Baltimore attorney Saidah Grimes is part of Lifetime’s new online campaign, “Her America: 50 Women, 50 States.” Grimes says she is using her platform as Miss Black Maryland USA to help shine a light on the inequality experienced by African Americans and women in the state. She also wants to remind young women that not only is black beautiful, but that brains and beauty go hand and hand.
Cybersecurity is an important and growing concern— one that touches every economic sector and is essential for national security, according to Max Shuftan, the program director of SANS CyberTalent at the SANS Institute in North Bethesda.
Before 1980, African-American artists had little choice but to only seek the support of black America. Exhibition venues were few, museum opportunities rare and there was no real infrastructure for African-American art.
February is American Heart Month and many experts in the medical community continue to seek to raise more awareness to heart valve disease, which occurs when the heart’s valves don’t work properly.
Comcast and the Smithsonian Channel have teamed up to present what many have described as a powerful documentary about Malcolm X.
Rosa Pryor remembers fondly the heyday of Black Baltimore.
Years before Oprah Winfrey’s stirring speech at the 2018 Golden Globe Awards where the talk show queen spoke about Recy Taylor, historian and author Danielle L. McGuire had already uncovered the explosive story of the 24-year-old African-American sharecropper who was raped by six white men in 1944 as she walked home from a late night church service.
Christian Wilson and his wife, Pamela, are on a mission to turn empty shipping containers into housing for the city’s homeless.
The Baltimore Alumnae Chapter of Delta Sigma Theta Sorority, Inc. is host to the M.A.D (Make a Difference) Girl Conference, a signature event within the award-winning Delta Academy youth program on Saturday, January 20, 2018 at the Delta Community Center on Springhill Avenue from 11 a.m. to 4 p.m.
Very few documented histories of African American life and communities are available in Baltimore County. However, historian and author Louis S. Diggs, the president of the Friends of Historical Cherry Hill AUMP, Inc. and the president of the board of the Diggs-Johnson Museum in Granite continues his mission to tell these stories.
The 2018 tax season doesn’t have to be stressful for local residents.
PNC, Wells Fargo, BGE, Comcast and the Johns Hopkins Medicine community are just a few of the Baltimore-area businesses and organizations that have joined the nationwide movement, Martin Luther King Jr. National Day of Service, designed to make a difference by giving back and serving others.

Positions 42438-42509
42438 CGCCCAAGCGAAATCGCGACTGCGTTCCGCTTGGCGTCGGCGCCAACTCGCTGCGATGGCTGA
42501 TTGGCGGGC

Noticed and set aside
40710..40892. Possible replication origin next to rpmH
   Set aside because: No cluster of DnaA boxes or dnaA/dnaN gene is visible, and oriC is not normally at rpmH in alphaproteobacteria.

Dr. Clarence Jones met Martin Luther King Jr. when he was 29 and King was 31
The Reginald F. Lewis Museum of African American History and Culture is preparing to celebrate Dr. Martin Luther King Jr. Day in what officials say is a special way.
Locally, fans will get an inside look during a “DC in D.C.” event scheduled during the Martin Luther King, Jr. holiday weekend when Warner Bros. Television Group, DC Entertainment and Warner Bros. Home Entertainment will team up for a landmark pop culture event that officials said brings together the worlds of entertainment and public service to illuminate the story of America and current issues through the lens of comics and Super Heroes.
They came, they saw and they celebrated!
More than six million African-Americans drink heavily, and many black Baltimore residents struggle with the problem and are unable to control their drinking, according to new research.
Baltimore-born Nicole Webb provides a unique service to both men and women in business. She serves as a career coach helping her clients who are in the midst of changing careers or life changes.
Fewer than two percent of teen mothers earn a degree by age 30. It’s a statistic that Maryland resident Nicole Lewis wants to help change.
Report reveals racial barriers prevent children of color and immigrant children from reaching potential
Between 2013 to 2014, just 49 percent of Latino children age three to five in Maryland were enrolled in nursery school, pre-school and kindergarten while the percentage was 63 percent for African-Americans and 65 percent for white children, according to a new report from the Annie E. Casey Foundation.
A Baltimore Times-hosted and PNC Bank-sponsored networking event brought out a who’s who in the Charm City area to reflect on 2017 and to determine just how businesses and entrepreneurs can continue building their legacy in 2018 and beyond.
Marshaye Hebron, aka “Shay,” younger sister A’laiza Hebron, aka “Lay,” and Kiya Hawthorne, aka “Ki,” who are between the age of 15 and 17, have joined together to form the music group, “Riplay.”
Thirty years after Reginald F. Lewis made history with a $1 billion leverage buyout of Beatrice International Foods, his widow is leading the commemoration and celebration of her husband’s...
Polaris Alpha is looking for a few good men and women— 100 to be exact.